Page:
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Using OTP Memories for High-performance Video

Using OTP Memories for High-performance Video
by Paul McLellan on 11-01-2013 at 4:15 pm

 One of the most demanding applications where semiconductors are used is in the various applications of digital video from tablet computers, to home entertainment. iPad with a retina display is already at high-definition (HD) resolution (2048×1536) and all indications are that video is racing towards what is known as 4K resolution, also known as ultra high definition, 3840×2160 pixels which is roughly four times the pixels and so four times as demanding as HD.

One of the leaders in digital TV processing (and other home control and connectivity applications) is Sigma Designs. Coincidentally they were also our lead beta customer when I was CEO at Envis. Doing high performance video is hard enough, but doing it within a tight power budget is a real challenge. Our power-reduction tool Chill wasn’t compelling enough for them to adopt it but they just announced their selection of OTP (one-time-programmable) memory supplier and it is Sidense.

Sigma have signed a multi-year license to use Sidense SHF OTP macros. These are used in advanced processes from 40nm down to 16nm FinFET. Sigma will start by using SHF in a 40nm implementation, which has already been qualified in G and low-power/low-leakage variants, for set-top-box (STB) and digital TV applications. In some sense this is a continuation of an existing relationship: Sigma have been a customer of Sidense since 2008 and have products in production using older technologies.

The factors that make Sidense attractive for these applications are:

  • small area (so low cost)
  • no mask or process changes to standard digital process (so low cost)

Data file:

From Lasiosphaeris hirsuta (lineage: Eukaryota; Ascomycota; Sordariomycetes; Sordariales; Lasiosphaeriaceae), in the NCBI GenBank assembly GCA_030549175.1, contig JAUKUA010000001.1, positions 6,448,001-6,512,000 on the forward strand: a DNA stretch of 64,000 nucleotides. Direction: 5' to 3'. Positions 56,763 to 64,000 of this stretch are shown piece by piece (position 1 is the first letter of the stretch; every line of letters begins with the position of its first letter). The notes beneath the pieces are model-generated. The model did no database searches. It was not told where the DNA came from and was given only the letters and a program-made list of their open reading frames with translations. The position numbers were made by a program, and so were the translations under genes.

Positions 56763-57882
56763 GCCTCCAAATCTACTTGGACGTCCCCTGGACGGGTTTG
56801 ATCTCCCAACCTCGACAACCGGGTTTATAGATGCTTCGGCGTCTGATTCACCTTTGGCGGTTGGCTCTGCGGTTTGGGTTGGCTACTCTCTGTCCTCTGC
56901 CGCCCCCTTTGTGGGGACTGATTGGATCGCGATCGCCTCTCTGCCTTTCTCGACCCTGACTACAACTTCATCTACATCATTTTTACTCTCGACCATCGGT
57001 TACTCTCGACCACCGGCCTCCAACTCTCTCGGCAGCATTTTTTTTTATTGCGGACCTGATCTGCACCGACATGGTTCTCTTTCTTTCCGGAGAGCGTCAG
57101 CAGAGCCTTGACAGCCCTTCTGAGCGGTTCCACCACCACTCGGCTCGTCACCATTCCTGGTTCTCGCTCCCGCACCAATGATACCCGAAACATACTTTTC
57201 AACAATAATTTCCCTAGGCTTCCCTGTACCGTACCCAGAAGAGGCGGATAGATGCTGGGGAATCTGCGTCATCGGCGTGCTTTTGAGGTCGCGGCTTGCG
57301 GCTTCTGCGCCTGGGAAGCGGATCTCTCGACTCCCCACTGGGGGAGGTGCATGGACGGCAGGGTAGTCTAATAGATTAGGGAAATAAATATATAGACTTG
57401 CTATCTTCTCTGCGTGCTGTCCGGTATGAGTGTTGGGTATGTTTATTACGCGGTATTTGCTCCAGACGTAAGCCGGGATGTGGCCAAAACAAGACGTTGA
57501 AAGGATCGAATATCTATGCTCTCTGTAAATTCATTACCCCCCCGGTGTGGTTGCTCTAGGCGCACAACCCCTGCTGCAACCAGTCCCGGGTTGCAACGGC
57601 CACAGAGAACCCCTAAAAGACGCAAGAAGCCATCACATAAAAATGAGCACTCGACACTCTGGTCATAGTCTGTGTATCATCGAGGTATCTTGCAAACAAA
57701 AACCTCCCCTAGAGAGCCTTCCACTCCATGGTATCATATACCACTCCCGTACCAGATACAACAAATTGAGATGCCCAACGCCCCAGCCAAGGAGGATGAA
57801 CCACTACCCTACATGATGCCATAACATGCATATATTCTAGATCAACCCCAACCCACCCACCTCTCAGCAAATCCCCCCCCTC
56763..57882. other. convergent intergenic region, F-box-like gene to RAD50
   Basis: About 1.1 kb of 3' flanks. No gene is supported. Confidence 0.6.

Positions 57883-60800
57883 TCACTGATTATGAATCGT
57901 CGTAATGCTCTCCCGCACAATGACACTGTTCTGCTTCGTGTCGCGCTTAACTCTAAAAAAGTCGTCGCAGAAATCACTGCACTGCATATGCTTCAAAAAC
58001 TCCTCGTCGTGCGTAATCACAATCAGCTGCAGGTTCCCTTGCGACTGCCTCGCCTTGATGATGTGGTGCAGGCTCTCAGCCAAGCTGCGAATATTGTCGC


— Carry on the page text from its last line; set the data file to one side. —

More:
• high security: there is no visible difference between a 0 and 1 bit cell, even etching the die down, and no charge is held on the bitcell
  • advanced node coverage (20nm now, 16nm in qualification)
  • high performance at low power (both active and standby)


An SHF module consists of an OTP core (the bitcell array), charge pump hard macro for in-field programming (generates the non-standard voltages required), device access port (DAP) providing access through 16/32 bit parallel bus and SBPI, which provides serial and byte-wide interfaces with SPI-compatible protocols. Read speeds are as low as 20ns depending on configuration and process and (at 28/20nm) a 1us/bit write speed.


At the recent TSMC OIP meeting, Sidense revealed the advanced process roadmap for design, characterization and qualification (above). FinFET structure aligns well with Sidense OTP implementation (which is antifuse and basically depends on forming a tiny crystal in the gate-oxide, technically known as dielectric breakdown induced epitaxy). For all nodes down to 40nm, IP9000 qualification is complete. It is in progress for 28nm and 20nm. 16nm is at the test chip stage.

There is more information about Sidense SHF memories here.


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